Linda Melone
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5 Ways to cultivate an ageless mindset… for an ageless body


I walked into the gym the other morning and staked my claim on a bench in the weight room.

Another member, someone I know on a “hi, how are you?” basis sat next to me. He’s very thin, a little hunched over, with a weathered face, looking as if he either worked outdoors or was an avid surfer for a good part of his life.

I guessed his age for early 60s.

I nodded a good morning to him, not knowing this small gesture would open a Pandora’s Box stream of consciousness for which I was completely unprepared.

“I had a birthday yesterday,” he says.

“Happy birthday!” I say, getting my dumbbells off the rack and hoping against all hope this was not leading into some big introspective conversation worthy of a trip to a mountaintop and visit with a guru.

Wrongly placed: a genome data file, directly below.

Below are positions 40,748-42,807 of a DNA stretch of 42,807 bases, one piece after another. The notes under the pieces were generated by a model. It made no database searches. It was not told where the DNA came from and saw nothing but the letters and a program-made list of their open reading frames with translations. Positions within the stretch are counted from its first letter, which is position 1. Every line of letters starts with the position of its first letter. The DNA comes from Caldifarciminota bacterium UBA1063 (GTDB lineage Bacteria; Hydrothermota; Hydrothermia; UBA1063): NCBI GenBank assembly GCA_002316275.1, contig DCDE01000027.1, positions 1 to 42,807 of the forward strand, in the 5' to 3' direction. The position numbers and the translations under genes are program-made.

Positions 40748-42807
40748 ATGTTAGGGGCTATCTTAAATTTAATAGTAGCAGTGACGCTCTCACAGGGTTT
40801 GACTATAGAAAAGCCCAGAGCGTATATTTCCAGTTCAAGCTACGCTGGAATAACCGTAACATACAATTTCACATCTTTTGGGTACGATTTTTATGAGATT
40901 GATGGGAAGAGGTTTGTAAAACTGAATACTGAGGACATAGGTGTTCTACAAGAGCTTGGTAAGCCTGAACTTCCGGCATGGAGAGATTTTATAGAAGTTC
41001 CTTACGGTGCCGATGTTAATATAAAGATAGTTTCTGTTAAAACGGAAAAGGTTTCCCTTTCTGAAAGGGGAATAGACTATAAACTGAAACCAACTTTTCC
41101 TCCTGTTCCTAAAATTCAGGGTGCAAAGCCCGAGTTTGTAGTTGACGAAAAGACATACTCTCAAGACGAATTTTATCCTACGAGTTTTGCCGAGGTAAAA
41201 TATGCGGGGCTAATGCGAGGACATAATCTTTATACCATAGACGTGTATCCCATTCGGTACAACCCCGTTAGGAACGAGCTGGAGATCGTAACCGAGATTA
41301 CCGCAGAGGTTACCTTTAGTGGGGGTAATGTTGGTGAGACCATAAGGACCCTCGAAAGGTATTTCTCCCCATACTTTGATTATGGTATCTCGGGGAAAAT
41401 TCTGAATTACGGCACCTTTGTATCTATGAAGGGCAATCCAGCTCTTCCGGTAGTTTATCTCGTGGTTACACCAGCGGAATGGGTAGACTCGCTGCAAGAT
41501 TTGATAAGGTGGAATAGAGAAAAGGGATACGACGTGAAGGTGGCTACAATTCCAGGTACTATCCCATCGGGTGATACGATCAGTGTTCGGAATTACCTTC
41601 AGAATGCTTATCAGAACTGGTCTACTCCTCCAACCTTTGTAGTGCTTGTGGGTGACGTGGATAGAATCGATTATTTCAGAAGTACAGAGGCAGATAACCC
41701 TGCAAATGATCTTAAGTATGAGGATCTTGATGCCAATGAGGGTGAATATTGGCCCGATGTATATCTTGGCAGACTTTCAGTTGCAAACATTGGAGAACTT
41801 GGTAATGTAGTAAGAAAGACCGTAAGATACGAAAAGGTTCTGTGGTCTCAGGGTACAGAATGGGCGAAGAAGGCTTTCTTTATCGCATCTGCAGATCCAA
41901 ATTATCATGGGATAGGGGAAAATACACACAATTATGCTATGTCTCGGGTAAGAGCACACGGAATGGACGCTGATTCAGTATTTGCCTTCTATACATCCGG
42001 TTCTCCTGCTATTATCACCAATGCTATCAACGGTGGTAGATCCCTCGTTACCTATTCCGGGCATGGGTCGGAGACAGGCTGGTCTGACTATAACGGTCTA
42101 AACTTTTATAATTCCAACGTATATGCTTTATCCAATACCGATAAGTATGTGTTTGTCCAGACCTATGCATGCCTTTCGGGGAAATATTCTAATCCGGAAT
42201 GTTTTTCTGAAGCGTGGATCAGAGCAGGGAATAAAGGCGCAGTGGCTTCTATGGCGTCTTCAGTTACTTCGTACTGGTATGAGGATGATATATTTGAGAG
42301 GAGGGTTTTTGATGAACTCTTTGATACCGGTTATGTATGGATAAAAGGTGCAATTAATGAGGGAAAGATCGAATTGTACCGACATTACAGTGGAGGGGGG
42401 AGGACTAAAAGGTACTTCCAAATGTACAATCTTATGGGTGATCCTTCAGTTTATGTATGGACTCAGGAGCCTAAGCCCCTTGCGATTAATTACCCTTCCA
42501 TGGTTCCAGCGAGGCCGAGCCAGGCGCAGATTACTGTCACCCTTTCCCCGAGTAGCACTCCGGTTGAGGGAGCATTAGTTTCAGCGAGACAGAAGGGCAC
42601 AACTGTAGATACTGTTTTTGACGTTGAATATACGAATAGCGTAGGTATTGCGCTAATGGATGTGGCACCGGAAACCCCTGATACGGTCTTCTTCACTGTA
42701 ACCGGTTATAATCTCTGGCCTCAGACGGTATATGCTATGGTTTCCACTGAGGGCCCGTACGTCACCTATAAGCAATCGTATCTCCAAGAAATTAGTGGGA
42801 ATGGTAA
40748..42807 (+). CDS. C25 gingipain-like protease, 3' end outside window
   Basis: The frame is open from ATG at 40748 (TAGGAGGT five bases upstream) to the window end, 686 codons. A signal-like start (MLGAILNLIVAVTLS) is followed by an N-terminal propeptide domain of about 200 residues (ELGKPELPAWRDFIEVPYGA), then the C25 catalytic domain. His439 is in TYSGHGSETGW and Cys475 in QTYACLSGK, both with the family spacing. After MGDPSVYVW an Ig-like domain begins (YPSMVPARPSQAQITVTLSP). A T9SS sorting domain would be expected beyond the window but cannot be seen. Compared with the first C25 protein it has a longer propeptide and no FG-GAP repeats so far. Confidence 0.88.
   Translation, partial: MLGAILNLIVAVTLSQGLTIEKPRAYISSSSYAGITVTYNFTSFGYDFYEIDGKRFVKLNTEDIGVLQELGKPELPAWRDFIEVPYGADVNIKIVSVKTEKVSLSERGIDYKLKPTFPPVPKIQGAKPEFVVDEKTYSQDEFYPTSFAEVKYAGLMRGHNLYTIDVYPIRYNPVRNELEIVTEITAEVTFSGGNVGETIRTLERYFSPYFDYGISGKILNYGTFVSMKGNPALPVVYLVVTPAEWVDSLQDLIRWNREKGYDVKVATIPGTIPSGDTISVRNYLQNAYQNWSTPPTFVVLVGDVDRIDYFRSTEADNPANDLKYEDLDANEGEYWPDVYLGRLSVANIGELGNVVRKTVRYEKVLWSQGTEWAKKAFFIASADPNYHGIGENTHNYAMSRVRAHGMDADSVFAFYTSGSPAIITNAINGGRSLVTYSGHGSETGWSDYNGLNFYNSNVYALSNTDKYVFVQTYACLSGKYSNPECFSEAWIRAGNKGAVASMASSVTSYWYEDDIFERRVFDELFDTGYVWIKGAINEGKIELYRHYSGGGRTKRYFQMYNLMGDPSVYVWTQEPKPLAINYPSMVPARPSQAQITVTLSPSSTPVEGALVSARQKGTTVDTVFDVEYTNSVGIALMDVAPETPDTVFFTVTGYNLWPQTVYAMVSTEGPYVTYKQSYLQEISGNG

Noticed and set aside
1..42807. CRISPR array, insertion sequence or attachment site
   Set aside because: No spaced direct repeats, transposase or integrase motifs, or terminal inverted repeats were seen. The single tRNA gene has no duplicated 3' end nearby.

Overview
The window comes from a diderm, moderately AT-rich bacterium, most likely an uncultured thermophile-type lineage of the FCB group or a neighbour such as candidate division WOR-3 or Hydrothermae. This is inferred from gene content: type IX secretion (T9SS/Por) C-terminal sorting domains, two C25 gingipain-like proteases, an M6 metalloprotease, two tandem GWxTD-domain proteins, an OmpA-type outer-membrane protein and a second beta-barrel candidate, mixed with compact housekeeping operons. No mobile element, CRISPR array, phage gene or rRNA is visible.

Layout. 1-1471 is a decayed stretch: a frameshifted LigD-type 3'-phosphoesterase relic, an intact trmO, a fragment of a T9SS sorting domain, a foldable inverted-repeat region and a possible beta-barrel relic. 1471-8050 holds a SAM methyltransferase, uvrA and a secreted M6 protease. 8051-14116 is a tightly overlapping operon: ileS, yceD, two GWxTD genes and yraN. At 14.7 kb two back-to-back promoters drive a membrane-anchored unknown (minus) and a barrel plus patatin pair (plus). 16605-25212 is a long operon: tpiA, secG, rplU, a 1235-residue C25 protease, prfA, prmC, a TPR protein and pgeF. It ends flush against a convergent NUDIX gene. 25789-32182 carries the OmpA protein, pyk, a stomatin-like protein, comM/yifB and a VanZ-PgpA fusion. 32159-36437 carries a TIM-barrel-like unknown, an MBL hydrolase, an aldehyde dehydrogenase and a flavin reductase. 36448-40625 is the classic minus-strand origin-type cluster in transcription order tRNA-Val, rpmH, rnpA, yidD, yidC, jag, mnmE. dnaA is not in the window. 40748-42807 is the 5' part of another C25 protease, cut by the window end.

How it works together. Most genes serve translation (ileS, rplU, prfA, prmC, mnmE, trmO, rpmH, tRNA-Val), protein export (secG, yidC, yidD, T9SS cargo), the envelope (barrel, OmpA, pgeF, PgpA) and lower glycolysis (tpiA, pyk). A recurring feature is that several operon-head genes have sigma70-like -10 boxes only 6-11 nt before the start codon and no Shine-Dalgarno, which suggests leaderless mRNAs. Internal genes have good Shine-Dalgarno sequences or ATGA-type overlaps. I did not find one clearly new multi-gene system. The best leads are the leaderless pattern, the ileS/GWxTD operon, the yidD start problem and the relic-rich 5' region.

It’s not that I don’t enjoy deep discussions, just not A. in the gym, and B. not at 5 a.m., before my brain has completely booted up for the day.

Unfortunately, hope did not prevail. Cue the mountaintop guru.

“It was a big one,” he continues. “I turned 60.”

“Really?” I say, trying to be polite, which at this hour of the morning took more energy than my entire lifting routine. Normally I’d say something like, “You don’t look it at all!” but he kind of did. And I’m a horrible liar.

“Yeah. I’m bummed.”

“Why? It’s no biggie,” I said, half-heartedly, immediately regretting continuing the conversation because I wanted to focus on my workout.

“I’m depressed because 60 is when you’re officially ‘old,'” he sighed. He then continued to talk about how “life is so short… everything hurts… always tired… seems like only yesterday I was blah, blah…”

Let’s not burn down the house

I don’t remember the rest of the monologue because I immediately fixated on that number: 60

I turn 58 in a few weeks, so it’s not as if I’m looking far into the future. Many of my friends are 60+ and are far from ready to call it quits. If not for cremation brochures I’d never even give age a thought.

Seriously, you don’t even qualify for the Smucker’s jar until you’re 100.